More than 300,000 citizens of Limerick, Waterford and Cork city will get a fourth matter to consider on polling day this Friday, and that is whether or not they would like to directly elect their own mayors.
The idea of directly elected mayors has been around in the Dáil since 2001, and while the issue has been the subject of much debate during the tenure of four ministers with responsibility for local government, it has never been enacted.
Now the people are being asked what they think of the idea in a plebiscite to be held in the local authority areas of Limerick City and County Council, Waterford City and County Council, and Cork City Council on 24 May.
The new directly elected mayor would have new powers, including the single most important function of drafting the council’s annual budget.
They would carry out a number of executive functions currently within the remit of the council’s CEO, in addition to the delivery of a corporate plan and a service delivery plan.
There are, of course, pros and cons to the idea. Most agree it is more democratic and gives the mayor a solid electoral mandate to act on behalf of citizens for a period of five years, instead of the current mayoral tenure of one year.
It also gives the office of mayor more visibility to bang the drum, and work on behalf of a city and county area nationally and internationally.
But not all agree that it is a good idea. Those against it say it is costly, the salary is too high, it does not necessarily strengthen local government, and the plebiscite is being rushed without enough debate on the issue.
Much of the public debate has been dominated by the proposed new mayors’ annual salary of €130,000, plus a further €16,000 in expenses.
They will be able to employ two advisers at over €66,000 each, and a driver who will be paid almost €35,000. That is almost €942,000 a year for the three areas.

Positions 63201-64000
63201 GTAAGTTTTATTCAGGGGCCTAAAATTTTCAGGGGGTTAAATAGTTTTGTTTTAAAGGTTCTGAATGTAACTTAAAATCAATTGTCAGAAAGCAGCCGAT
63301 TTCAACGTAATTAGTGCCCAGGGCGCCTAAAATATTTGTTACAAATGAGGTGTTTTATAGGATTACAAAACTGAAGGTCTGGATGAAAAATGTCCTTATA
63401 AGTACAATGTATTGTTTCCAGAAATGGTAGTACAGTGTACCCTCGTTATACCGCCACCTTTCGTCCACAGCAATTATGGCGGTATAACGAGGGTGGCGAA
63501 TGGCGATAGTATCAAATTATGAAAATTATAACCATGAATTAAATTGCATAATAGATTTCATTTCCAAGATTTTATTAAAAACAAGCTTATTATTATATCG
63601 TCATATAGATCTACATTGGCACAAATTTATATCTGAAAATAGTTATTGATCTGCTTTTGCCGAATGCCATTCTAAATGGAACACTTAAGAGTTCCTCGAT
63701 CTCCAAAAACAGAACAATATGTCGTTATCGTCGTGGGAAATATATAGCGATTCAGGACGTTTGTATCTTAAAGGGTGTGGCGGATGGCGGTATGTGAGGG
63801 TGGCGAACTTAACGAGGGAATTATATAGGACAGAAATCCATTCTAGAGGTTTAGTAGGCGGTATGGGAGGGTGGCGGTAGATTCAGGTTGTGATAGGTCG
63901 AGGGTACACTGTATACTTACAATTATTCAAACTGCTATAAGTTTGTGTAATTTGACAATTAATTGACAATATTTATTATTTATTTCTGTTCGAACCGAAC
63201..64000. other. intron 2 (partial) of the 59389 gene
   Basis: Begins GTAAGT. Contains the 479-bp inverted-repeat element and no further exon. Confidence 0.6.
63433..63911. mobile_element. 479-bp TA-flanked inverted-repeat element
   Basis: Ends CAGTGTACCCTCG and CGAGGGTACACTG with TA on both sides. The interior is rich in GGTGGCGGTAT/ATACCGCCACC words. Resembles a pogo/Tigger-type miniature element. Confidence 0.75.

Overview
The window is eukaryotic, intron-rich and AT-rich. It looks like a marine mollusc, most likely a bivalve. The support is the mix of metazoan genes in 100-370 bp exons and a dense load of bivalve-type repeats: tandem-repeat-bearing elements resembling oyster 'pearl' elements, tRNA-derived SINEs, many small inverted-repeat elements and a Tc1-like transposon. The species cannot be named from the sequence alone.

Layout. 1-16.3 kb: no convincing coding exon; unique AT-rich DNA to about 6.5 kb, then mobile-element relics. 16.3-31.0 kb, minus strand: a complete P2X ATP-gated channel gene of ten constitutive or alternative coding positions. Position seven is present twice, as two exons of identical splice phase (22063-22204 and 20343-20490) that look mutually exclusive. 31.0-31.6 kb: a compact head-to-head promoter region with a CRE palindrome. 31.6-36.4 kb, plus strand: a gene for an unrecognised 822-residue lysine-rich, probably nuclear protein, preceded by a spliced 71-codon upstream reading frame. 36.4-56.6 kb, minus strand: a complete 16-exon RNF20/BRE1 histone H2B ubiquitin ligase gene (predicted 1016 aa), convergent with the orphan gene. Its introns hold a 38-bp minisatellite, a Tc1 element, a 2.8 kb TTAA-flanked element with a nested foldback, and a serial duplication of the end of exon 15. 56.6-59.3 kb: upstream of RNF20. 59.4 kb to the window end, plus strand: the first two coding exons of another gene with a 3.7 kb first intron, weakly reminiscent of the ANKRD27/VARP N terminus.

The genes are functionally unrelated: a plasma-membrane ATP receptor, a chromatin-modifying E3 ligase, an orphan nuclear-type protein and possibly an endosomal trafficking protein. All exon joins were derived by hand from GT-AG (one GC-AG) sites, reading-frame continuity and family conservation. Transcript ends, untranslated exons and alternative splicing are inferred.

Former Limerick Mayor Kathleen Leddin, an Independent, believes the salary is too low, as it will have to attract people with corporate and diplomatic experience for a job that will be an onerous one.
She believes if councils want to attract people with exceptional business and corporate experience, then the salary will have to be even higher.
But John Gilligan, also a former Independent Mayor of Limerick believes the salary is too high. He said it is exorbitant to pay the proposed new mayor a salary of at least three times the industrial wage.
In addition, he feels if they have to appoint two advisers, then they should no t be in the job.
But he does support the idea of a citizens’ vote to directly elect mayors, because he believes the current ‘pact’ situation which arises frequently between the main political parties in local councils needs to end as it prevents Independent voices from holding the office.
Dr Aodh Quinlivan, Director of the Centre for Local and Regional Governance at UCC, who has written extensively on the issue and on the subject of local government reform, also warns about the ‘celebrity circus’ mayor.
Essentially, it means that anyone with a high profile could stand for mayor and win, without ever having the experience to run such an office or manage large budgets of almost €200 million.
It is a sentiment echoed by businessman Jim ‘Flash’ Gordon, who runs a number of bars in Waterford and who has one of the biggest collections of Very Rare Midleton whiskey in the world.
He says he knows a lot of people around the city and county and has been given a ‘slagging’ about putting himself forward. But he says while he has good business acumen, he has no experience of running a city or a budget of that size. There is no qualification for this job except to be popular, he said.
Fellow Waterford businessman Brian Tynan, who runs a pharmacy in the city, and has been a voice on the Waterford Business Group, says he has genuine concerns about the long-term costs of the initiative, the fact that there has not been enough debate about it and that the public is being rushed into the vote.
Dr Quinlivan also believes the campaign has been lacklustre and has been marked by apathy and indifference, not to the idea itself, but in how it has been sold - or not - to the public.
He is not certain that enough work on selling the idea was done by the Government and by the parties in support of the idea.
He points to the fact that in 2012, 10 cities in the UK voted on mayors, and all but Bristol rejected the idea. One of the main reasons was that not enough work was done on selling the concept.
The plebiscite poll in Limerick, Waterford and Cork city takes place on 24 May.